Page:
Model Railroader Magazine 1939 July Building a grade crossing

Model Railroader Magazine 1939 July Building a grade crossing

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Model Railroader 1939 July
Table of Contents.
Polarized Power 338
Model Grade Crossing 339
An Illustrated Letter 344
A Model Station 345
Smooth Running HO Road351
(Boomer Pete)
New Two-Way Signal Circuit __353
Tips From the St. Gotthard Line 355
Plans for Birney Safety Car ____358
Freeing Up Your Loco360
Large Scale Layout 362
Railway Postoffice 364
Three-Cylinder Switcher 366
Free Lance Private Owner, photo 366
News 368
Trade Topics 374
Plan Now for Fall and Winter Construction.
Now is a good time to make detailed plans for a Fall and Winter construction program on your model railroad. It isn't exactly the weather for doing any consistent shop project but it's a fine time to sit out on the porch and sketch or read. When cooler weather comes and you get to work on a project you will find it will go much smoother if you have done careful paper work in advance.
A new locomotive may be in order, or a batch of freight cars. Your road may need an extension of the layout, or a new limited passenger train. These things you have of course thought of already and you will be thinking about them when you sit down to select your prototype and design your methods of building, but there are other directions in which you can turn your efforts, directions in which your thoughts have perhaps not turned.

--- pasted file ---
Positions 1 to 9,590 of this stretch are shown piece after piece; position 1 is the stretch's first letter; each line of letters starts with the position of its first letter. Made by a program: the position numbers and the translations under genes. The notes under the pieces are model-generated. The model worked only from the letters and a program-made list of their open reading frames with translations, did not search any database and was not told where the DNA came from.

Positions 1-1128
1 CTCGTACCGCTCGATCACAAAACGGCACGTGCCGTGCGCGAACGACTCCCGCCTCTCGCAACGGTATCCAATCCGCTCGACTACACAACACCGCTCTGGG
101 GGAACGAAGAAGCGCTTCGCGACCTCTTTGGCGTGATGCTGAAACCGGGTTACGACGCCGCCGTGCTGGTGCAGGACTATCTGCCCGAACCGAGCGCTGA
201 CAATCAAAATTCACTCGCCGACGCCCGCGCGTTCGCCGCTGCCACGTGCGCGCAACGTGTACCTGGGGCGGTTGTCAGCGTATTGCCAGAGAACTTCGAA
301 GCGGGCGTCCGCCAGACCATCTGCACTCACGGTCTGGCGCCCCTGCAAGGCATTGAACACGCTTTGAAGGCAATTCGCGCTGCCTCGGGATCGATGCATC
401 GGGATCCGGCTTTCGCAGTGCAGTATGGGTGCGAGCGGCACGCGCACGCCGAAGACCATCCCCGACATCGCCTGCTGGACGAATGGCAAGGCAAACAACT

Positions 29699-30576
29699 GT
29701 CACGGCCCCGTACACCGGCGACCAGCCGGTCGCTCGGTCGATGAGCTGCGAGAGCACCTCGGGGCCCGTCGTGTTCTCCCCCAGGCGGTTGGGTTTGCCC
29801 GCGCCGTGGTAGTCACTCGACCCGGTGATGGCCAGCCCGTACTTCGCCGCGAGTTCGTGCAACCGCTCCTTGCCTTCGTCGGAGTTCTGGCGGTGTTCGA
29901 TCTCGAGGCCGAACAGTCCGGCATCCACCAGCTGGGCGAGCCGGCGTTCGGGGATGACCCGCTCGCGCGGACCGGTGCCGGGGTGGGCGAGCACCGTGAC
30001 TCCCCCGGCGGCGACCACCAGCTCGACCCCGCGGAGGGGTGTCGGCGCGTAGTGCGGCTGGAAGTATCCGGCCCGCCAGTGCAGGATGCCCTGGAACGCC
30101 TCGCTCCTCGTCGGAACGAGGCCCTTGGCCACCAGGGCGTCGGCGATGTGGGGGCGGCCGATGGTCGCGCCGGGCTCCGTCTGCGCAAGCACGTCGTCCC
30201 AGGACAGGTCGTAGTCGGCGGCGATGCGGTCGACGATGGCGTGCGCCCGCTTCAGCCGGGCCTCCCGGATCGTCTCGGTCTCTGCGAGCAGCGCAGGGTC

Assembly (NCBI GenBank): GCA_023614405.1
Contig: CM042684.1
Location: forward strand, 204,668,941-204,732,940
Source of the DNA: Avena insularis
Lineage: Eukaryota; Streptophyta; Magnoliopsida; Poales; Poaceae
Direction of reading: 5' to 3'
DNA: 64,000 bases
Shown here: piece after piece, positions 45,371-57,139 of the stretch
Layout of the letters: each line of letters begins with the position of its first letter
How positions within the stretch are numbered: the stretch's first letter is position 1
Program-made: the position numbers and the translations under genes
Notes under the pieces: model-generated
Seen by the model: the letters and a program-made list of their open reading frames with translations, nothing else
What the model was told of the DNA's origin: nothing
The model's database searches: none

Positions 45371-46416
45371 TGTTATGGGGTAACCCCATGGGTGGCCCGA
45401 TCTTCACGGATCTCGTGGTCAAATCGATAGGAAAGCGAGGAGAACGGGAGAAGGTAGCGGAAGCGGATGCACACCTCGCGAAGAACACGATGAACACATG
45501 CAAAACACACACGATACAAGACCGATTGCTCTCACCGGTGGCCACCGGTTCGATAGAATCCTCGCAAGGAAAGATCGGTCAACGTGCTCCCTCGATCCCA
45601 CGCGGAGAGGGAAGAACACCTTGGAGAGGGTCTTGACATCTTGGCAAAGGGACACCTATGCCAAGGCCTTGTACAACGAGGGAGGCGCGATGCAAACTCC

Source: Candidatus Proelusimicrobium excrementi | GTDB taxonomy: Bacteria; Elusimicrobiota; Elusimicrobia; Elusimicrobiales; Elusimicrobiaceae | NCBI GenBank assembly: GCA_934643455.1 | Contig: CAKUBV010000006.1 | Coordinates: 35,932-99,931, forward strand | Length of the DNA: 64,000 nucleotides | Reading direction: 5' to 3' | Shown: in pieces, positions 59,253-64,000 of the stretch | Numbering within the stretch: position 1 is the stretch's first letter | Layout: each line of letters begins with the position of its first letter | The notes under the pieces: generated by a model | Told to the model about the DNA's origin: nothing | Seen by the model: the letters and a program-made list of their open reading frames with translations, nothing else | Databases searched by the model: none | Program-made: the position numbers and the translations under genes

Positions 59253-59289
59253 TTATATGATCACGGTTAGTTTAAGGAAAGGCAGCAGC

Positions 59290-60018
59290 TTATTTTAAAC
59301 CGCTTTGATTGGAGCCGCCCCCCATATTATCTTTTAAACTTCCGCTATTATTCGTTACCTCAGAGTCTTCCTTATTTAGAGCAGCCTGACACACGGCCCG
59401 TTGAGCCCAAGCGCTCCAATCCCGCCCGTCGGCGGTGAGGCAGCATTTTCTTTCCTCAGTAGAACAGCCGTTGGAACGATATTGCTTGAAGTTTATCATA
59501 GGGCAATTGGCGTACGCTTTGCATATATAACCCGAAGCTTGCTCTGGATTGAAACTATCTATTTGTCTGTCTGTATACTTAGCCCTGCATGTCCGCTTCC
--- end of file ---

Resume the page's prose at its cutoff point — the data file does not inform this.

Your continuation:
Is your layout as it now stands neat and correct, something you are proud to show your friends, or is it just a make-shift? Have you some realistic three-dimensional scenery which is kept clean and attractive looking? Is your trackwork kept in good order and is it finished off with the same detail as your locomotives and cars? Do you have a signaling system?
A model railroad is an attempt to reproduce in miniature a complete portion of a railroad system. As such it should include all the items that go to make up the actual railroad scene. It is natural that some of us will be more interested
in one branch than in another. There are some model railroaders who build locomotives without even bothering about track to run them on. There are a few who build cars alone. The average model railroader will probably derive the most lasting satisfaction from a pike which includes reasonably complete development of all the major branches.
Trackwork, we have often remarked, does not receive the attention it merits. Most model rail is considerably oversize. Ties are usually spaced too far apart. These are defects which would not be tolerated in a locomotive or piece of rolling stock. We suggest that 0 gaugers investigate fully the possibilities in using 00 size rail. It not only makes the track look more realistic but by making the rails thinner it increases the illusion of distance. 00 gaugers likewise can use HO gauge rail.

All pictures are of the actual item.  If this is a railroad item, this material is obsolete and no longer in use by the railroad.  Please email with questions. Publishers of Train Shed Cyclopedias and Stephans Railroad Directories. Large inventory of railroad books and magazines. Thank you for buying from us.

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